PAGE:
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HySpex hyperspectral scan of “The Scream” (1893).

The HySpex group at NEO is proud to announce that a very successful hyperspectral scan has been performed on Edvard Munch’s most famous painting “The Scream” (1893) at the National Museum in Oslo. The work was done in collaboration with Colorlab at Gjøvik University College and the conservation department at the National Museum.

The spectral reflectance of 416 wavelength bands throughout the visible, NIR and SWIR region (400nm to 2500nm) has been acquired using the HySpex VNIR-1600 and HySpex SWIR-320m-e instruments.

HySpex scanning of Edvard Munch's Scream

The SWIR-320m-e camera was operated in two different configurations, yielding a spatial resolution of¨0.29mm on the painting. The VNIR-1600 camera was configured to give a spatial resolution on the painting of ~0.2mm as well as an extraordinary 0.06mm (with full spectral resolution).

A two-axis computer-controlled translation stage has been integrated with the instrument software, enabling precise scanning of the camera and illumination source across the entire painting of size 91 x 73.5 cm.NEO has developed a special broadband light source, providing a line illumination with good uniformity and high intensity across the whole 400-2500nm range, which was gave a very good signal level. Custom designed polarizers were employed to avoid specular reflections from the painting surface.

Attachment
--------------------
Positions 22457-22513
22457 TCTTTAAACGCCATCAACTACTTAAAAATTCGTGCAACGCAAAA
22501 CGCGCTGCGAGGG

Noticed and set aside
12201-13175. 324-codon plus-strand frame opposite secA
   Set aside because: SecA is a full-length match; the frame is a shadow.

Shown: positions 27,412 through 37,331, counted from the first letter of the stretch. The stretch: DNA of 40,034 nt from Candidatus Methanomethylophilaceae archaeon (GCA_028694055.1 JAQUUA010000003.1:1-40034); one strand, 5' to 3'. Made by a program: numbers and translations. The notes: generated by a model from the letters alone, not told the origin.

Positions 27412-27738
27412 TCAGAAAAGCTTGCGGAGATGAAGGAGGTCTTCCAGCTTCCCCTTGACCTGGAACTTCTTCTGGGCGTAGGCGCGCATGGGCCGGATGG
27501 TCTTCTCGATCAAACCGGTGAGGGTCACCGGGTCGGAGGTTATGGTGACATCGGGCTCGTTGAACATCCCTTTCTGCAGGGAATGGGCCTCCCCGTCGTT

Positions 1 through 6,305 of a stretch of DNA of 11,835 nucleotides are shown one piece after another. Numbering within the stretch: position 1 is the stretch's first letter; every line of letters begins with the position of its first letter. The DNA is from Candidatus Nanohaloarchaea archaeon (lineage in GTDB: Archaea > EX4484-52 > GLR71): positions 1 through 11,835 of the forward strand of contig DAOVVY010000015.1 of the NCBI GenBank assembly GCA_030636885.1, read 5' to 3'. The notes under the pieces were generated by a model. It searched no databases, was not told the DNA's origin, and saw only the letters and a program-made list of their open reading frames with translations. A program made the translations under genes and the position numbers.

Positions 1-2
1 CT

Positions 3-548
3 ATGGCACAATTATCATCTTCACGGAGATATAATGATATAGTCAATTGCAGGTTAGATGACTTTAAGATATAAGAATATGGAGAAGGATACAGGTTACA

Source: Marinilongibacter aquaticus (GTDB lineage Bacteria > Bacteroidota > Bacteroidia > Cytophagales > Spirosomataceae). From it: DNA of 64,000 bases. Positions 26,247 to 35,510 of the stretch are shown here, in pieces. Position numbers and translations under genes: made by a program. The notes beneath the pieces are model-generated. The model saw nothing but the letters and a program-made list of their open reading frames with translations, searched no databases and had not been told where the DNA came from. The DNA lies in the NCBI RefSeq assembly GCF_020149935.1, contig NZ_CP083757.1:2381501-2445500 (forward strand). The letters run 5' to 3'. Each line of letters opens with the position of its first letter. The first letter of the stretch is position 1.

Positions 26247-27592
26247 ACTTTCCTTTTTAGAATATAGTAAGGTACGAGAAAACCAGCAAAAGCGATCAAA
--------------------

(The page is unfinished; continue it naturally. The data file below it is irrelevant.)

Data from a large calibrated grey reflectance reference target and a Macbeth Colorchecker were also acquired as reference data for normalization and conversion to reflectance.

The sensitivity and speed of the instrument allowed scanning of a wide variety of configurations in just one day, including VNIR and SWIR scans at 1m as well as 30cm working distance, both with and without polarizers.The scan speed, ease of setup and configuration is essential in order for the technology to achieve more widespread use in museums and conservation labs.

This is probably the most detailed (spatially, spectrally and radiometrically) acquisition ever performed in the field of spectral analysis of cultural heritage objects in general and paintings in particular.

The setup is similar to the system that has been in operation at the C2RMF research lab at the Louvre Museum since 2010.

Several scientific publications and conference contributions are expected in the months ahead.